Almost everyone has been asked this at one point or another: name the five people, living or dead, you would invite to dinner if you could invite anyone. Now imagine what it would be like to show up for dinner to find those people, and only those people, there waiting for you. Rebecca Serle follows Sabrina Nielsen, a young woman who shows up for her 30th birthday dinner and finds her best friend Jessica; Conrad, her former philosophy professor; Robert, the father who abandoned her as a child; Audrey Hepburn; and Tobias, the on-again, off-again love of her life. As they progress through appetizers, main courses, and desserts, the dinner guests also move through regrets, resistance, revelations and, ultimately, resolution.
The Dinner List is a charming, heart-warming and heart-breaking book about how it feels to be young and what we lose, and gain, as we become adults. Serle nicely captures the transition that occurs as we lose the last vestiges of childhood in our 20s and move into adulthood and realize that not everyone we wish to will join us on our journeys.
The “girl monsters, or monstrous young women,” are back! In her sequel to last year’s The Strange Case of the Alchemist’s Daughter, which was my favorite book of last year, Theodora Goss sends Mary Jekyll, Diana Hyde, Justine Frankenstein, Catherine Moreau and Beatrice Rappaccini on a cross-country adventure to save Lucinda Van Helsing from a fate worse than death. Like the earlier novel, this one too is a rousing adventure story filled with thrills, twists, and more than a few surprises. All of this along with the wit, charm, energy and fantastic sense of period and place that made The Strange Case of the Alchemist’s Daughter my favorite novel of 2017.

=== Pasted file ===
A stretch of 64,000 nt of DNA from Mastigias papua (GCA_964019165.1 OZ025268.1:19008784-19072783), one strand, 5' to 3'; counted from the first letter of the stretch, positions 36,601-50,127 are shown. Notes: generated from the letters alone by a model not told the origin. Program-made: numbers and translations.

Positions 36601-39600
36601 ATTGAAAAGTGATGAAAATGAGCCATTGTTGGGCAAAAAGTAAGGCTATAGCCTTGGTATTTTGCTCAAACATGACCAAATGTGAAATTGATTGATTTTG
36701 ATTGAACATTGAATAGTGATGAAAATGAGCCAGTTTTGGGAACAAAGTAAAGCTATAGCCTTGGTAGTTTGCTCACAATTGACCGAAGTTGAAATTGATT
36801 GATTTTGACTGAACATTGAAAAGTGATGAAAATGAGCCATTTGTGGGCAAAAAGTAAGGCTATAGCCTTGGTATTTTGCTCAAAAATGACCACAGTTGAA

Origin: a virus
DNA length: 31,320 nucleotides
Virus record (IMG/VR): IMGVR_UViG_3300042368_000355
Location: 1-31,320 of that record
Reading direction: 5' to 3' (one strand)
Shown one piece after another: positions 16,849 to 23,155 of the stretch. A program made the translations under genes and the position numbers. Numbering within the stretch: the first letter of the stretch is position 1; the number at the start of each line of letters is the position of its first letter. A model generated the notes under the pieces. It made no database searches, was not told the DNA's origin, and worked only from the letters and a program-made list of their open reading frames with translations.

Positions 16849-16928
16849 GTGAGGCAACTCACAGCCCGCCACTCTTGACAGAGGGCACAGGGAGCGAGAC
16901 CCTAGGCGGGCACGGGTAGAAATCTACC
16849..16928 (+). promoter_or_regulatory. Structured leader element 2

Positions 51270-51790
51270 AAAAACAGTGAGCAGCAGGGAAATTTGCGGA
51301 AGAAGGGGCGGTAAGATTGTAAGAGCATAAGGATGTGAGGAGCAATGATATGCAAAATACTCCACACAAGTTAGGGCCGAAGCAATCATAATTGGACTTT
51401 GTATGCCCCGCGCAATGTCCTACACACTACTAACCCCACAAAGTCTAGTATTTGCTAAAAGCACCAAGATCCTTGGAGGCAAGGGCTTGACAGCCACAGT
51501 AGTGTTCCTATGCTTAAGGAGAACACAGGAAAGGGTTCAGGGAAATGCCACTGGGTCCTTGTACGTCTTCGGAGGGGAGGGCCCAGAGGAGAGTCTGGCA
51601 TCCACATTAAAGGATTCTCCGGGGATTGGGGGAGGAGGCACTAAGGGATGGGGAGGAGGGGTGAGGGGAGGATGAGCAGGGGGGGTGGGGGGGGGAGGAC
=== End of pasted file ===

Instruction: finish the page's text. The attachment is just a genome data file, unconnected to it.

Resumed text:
In his debut novel, Christopher Huang provides not only a top-notch mystery, but also a window into life in post-WWI London from an unexpected, but welcome, perspective: that of his half-British, half-Asian amateur sleuth Eric Peterkin.
Peterkin is challenged to solve a seemingly impossible mystery filled with twists, turns and plenty of surprises. The settings and atmosphere are captured perfectly from nearly a century ago. There are Veterans concerns that could be ripped from today's newsfeeds and characters that are wonderfully complex. A Gentleman's Murder should be on every mystery reader’s to be read list!
This is one of a number of books that were published in 2018 as part of the celebration of the 200th anniversary of the publication Mary Shelley’s Frankenstein or The Modern Prometheus, and it is, in my opinion, the best. Thoroughly researched and incredibly readable, Making the Monster is part biography, part literary analysis and part scientific examination of the principles and theories that impacted and influenced Shelley while writing the novel. It is a fascinating and compelling exploration of the creation of one of the most important novels of the last two hundred years.